Profane cursing and swearing was made punishable by the Profane Oaths Act 1745, which directs the offender to be brought before a justice of the peace, and fined an amount that depended on his social rank. It was repealed by section 13 of the Criminal Law Act 1967.

20th and 21st centuries

Police court proceedings were taken in 1908 against Harry Boulter, a Hyde Park orator with links to the Rationalist movement. In June 1909 he was jailed for repeating the offence.

The last person in Britain to be sent to prison for blasphemy was John William Gott on 9 December 1921. He had three previous convictions for blasphemy when he was prosecuted for publishing two pamphlets entitled Rib Ticklers, or Questions for Parsons and God and Gott. In these pamphlets Gott satirised the biblical story of Jesus entering Jerusalem (Template:Bibleverse) comparing Jesus to a circus clown. He was sentenced to nine months' hard labour despite suffering from an incurable illness, and died shortly after he was released. The case became the subject of public outrage.

In February 1925, the Glasgow-based radical Guy Aldred was arrested in Hyde Park and charged with blasphemy and sedition.

In a 1949 speech Lord Denning placed the blasphemy laws in the past, saying that "...it was thought that a denial of Christianity was liable to shake the fabric of society, which was itself founded upon Christian religion. There is no such danger to society now and the offence of blasphemy is a dead letter".

However in 1977 the case Whitehouse v. Lemon (involving the periodical Gay News publishing James Kirkup's poem The Love that Dares to Speak its Name) demonstrated that the offence of Blasphemous libel, long thought to be dormant, was still in force.

During the House of Lords appeal Lord Scarman said that "I do not subscribe to the view that the common law offence of blasphemous libel serves no useful purpose in modern law. (...) The offence belongs to a group of criminal offences designed to safeguard the internal tranquillity of the kingdom."

Following that case, the Law Commission published a 1985 report on Criminal Law: Offences against Religious and Public Worship. A minority report sought to create a replacement offence such that citizens should not purportedly "insult or outrage the religious feelings of others".

The passage of the Human Rights Act 1998 requires the courts to interpret the law in a way that is compatible with the European Convention on Human Rights. The offence of blasphemous libel is believed by some to be contrary to the freedom of speech provisions in the ECHR. However, just before the introduction of the HRA, a claim that the blasphemy law is inconsistent with article 10 of the ECHR (providing for freedom of expression) was rejected in the case of Wingrove v UK (1997).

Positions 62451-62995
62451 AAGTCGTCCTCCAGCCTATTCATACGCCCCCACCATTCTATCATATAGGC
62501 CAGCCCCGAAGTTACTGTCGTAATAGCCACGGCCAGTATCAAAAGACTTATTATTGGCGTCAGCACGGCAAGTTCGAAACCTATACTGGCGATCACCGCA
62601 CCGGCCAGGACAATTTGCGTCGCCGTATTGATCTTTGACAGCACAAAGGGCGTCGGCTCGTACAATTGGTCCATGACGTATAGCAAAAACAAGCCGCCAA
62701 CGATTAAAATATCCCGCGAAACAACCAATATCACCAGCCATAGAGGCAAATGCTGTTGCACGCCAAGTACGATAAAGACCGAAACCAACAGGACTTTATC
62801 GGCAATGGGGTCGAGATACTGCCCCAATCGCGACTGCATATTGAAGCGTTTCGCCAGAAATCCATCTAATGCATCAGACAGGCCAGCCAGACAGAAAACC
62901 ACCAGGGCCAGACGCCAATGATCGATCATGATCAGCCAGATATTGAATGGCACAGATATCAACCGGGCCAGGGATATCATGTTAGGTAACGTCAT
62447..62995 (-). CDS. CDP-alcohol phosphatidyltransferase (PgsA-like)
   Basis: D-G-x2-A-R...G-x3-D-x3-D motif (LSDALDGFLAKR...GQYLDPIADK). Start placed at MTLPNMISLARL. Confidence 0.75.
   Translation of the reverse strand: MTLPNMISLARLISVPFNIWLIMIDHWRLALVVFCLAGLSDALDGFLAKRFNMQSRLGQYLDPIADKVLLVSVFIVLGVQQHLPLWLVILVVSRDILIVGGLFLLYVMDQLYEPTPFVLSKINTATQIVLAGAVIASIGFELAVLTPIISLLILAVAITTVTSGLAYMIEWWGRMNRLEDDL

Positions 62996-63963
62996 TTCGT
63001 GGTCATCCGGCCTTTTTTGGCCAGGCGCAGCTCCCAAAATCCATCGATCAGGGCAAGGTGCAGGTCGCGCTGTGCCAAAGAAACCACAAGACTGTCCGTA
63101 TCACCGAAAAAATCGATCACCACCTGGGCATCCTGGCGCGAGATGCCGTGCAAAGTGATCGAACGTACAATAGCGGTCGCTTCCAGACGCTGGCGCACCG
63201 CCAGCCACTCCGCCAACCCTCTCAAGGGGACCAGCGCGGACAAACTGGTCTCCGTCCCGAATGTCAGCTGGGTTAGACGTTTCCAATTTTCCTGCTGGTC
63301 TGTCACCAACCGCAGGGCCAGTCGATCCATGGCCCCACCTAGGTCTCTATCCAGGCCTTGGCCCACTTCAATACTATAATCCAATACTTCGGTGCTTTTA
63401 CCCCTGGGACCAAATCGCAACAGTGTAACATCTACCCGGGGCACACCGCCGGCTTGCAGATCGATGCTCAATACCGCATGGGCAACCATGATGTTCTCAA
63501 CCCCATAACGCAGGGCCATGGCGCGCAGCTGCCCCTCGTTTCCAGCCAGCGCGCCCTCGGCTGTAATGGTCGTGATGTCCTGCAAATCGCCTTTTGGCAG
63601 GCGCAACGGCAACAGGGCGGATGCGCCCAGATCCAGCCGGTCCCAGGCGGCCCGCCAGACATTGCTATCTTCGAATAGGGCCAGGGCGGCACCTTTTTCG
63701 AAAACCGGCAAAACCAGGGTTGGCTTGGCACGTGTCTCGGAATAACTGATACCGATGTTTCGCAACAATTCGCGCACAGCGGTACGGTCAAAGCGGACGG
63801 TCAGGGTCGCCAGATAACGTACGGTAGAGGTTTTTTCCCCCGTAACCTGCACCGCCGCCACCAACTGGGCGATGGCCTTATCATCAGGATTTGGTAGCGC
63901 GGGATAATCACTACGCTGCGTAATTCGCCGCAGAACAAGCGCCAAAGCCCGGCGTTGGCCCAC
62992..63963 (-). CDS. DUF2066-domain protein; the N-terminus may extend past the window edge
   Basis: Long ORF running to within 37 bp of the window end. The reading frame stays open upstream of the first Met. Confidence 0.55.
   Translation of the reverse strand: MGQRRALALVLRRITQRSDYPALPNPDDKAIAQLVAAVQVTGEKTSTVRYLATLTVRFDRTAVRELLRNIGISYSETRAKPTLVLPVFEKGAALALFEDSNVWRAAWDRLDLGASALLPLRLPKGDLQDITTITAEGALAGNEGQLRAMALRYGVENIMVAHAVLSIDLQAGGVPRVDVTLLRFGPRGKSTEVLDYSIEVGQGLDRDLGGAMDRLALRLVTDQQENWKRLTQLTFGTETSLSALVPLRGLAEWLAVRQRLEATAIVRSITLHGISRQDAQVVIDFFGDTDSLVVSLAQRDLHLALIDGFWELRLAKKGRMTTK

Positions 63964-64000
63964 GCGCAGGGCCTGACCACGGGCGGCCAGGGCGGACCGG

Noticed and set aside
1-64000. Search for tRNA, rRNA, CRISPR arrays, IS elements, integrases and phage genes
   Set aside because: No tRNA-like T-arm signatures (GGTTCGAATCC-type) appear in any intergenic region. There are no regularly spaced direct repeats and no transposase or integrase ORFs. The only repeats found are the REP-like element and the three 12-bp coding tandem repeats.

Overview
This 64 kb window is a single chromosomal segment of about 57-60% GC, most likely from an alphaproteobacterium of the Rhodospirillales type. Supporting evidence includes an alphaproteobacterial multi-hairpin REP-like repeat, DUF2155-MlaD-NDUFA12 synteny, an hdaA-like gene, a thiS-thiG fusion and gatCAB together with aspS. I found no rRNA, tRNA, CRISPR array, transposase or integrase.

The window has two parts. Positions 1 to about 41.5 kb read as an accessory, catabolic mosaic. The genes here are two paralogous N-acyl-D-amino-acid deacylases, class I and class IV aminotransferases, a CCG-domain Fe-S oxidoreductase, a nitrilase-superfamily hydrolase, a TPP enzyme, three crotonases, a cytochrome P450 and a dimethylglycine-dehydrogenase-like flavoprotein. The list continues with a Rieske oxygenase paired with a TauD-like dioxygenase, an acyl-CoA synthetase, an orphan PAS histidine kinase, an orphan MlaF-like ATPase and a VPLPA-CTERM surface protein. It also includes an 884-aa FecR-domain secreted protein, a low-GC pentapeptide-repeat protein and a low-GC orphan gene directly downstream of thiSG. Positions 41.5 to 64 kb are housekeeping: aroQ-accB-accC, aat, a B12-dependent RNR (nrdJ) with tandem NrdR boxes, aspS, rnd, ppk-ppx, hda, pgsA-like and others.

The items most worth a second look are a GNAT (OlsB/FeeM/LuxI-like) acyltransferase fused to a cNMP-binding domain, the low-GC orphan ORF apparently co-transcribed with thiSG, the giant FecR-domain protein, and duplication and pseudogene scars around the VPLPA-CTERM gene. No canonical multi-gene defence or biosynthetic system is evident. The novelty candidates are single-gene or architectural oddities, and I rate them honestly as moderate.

British author Salman Rushdie's novel The Satanic Verses was seen by many Muslims to blaspheme against Islam, and Iranian clerical leader Ayatollah Khomeini issued a fatwa in 1989 calling for Rushdie's death (although strictly this was in response to Rushdie's claimed apostasy, not the novel's supposed blasphemy). Some British Muslims called for Rushdie to be tried under English law for blasphemy, but no charges were laid, as the English legal system recognises blasphemy only against the Church Of England. A UK House of Lords select committee stated that the law is narrower in scope and only protects the Christian beliefs as held by the Church of England. The Rushdie case stimulated debate on this topic, with some arguing the same protection should be extended to all religions, while others claimed the UK's ancient blasphemy laws were an anachronism and should be abolished. Despite much discussion surrounding the controversy, the law was not amended.

In 2002, a deliberate and well-publicised public, repeat reading of the poem The Love that Dares to Speak its Name by James Kirkup took place on the steps of St Martin-in-the-Fields church in Trafalgar Square and failed to lead to any prosecution by the Director of Public Prosecutions. It suggested Jesus was gay. An earlier reading in 1977 had led to prosecution. Outraged Christians tried to drown out the 2002 reading. “We have won an important victory for free speech and the right to protest”, declared human rights campaigner Peter Tatchell. “No one was arrested. The police didn’t even take our names and addresses. The blasphemy law is now a dead letter. If the authorities are not prepared to enforce the law, they should abolish it”. A trial would have involved all those who read and published the poem, including several of Britain’s leading writers, academics and MPs. “The blasphemy law gives the Christian religion privileged protection against criticism and dissent. No other institution enjoys such sweeping powers to suppress the expression of opinions and ideas”, said Tatchell.